22 June 2014
“That guy just said something really racist* to me.”
“Really? ...but he seems so nice!”
[*Throughout this post, you can replace the word “racist” with basically any type of prejudice or discriminatory behaviour, and everything will still be relevant.]
I've had this conversation more times than I can count, upon telling someone I'm with about the behaviour of someone else around us.
Every time I hear this response, I'm filled with utter disbelief. Do people think that racist idiots somehow look or act different to the rest of us, most of the time? That they have green horns sprouting from their heads, or walk around with a sign on their head advertising their particular form of bigotry? Or that they begin all conversations by explicitly stating their prejudices?
Let me save you some time; they don't.
In fact, most of the time these people function as a regular, perfectly pleasant human beings in society. And, if you don't happen to fall into a group against whom they discriminate, it's highly likely that you might never have witnessed their ugly behaviour. It makes sense, doesn't it? For them, you may well be exactly the right skin colour to fit within their bigoted views – so, clearly, you'll be seeing their very best side ( in effect, the person that they could be to everyone, were it not for those prejudices – isn't that sad?).
To state the very, very obvious: you are likely never going to personally experience a type of discrimination which is manifested against people who don't look/seem/act/behave like you.
But, and this is crucial, the fact you haven't personally experienced it doesn't mean it didn't happen, and it definitely doesn't mean you shouldn't believe that it did happen.
If someone is telling you about an unpleasant experience they've gone through (which is undoubtedly what happened for them to have started a conversation like the one above) – please, never question them. Listen to them.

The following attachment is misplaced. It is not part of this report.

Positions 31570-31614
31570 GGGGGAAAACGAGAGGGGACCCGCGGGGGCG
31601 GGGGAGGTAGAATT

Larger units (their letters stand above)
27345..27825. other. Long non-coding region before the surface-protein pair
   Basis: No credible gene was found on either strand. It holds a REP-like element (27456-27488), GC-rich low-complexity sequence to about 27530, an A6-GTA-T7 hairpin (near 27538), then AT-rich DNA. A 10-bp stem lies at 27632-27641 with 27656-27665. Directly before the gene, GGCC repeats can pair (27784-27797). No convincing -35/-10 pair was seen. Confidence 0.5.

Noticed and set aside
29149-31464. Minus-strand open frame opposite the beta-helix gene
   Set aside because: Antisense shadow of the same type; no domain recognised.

It's already awkward and difficult to have to be the one who points out that someone at the party you're at, or in the social group you're in, actually holds ugly and offensive views. It's even more horrible to be put immediately on the defensive once you do bring yourself to tell an ally about it, let alone to have someone you thought you could depend on then actually defend the person in question, using the utterly farcical argument of:
“But they've never behaved like that towards me!”
A personal aside: every time I hear this, inside I'm screaming OF COURSE THEY HAVEN'T, YOU'RE WHITE...and outside, I explain my inner screams in the most socially appropriate way I can. Because, realistically, that's probably the most constructive and pragmatic thing I can do, right?
If you find yourself on the responding side of the situation above, anything you're going to say that starts with “but....” is a bad idea. No “but's”, just, I'm sorry that happened to you. Ask if they need anything, or if they would like that person to leave, and do what you can to support them.
It's not the responsibility of the person who has been a victim of said discrimination to “convince” you of the veracity of what they're saying; if they are telling you this, it's also likely that they trust you, and you should trust them too. And for God's sake, get over the naïve idea that bigots will somehow be anything but regular people, just like you and me.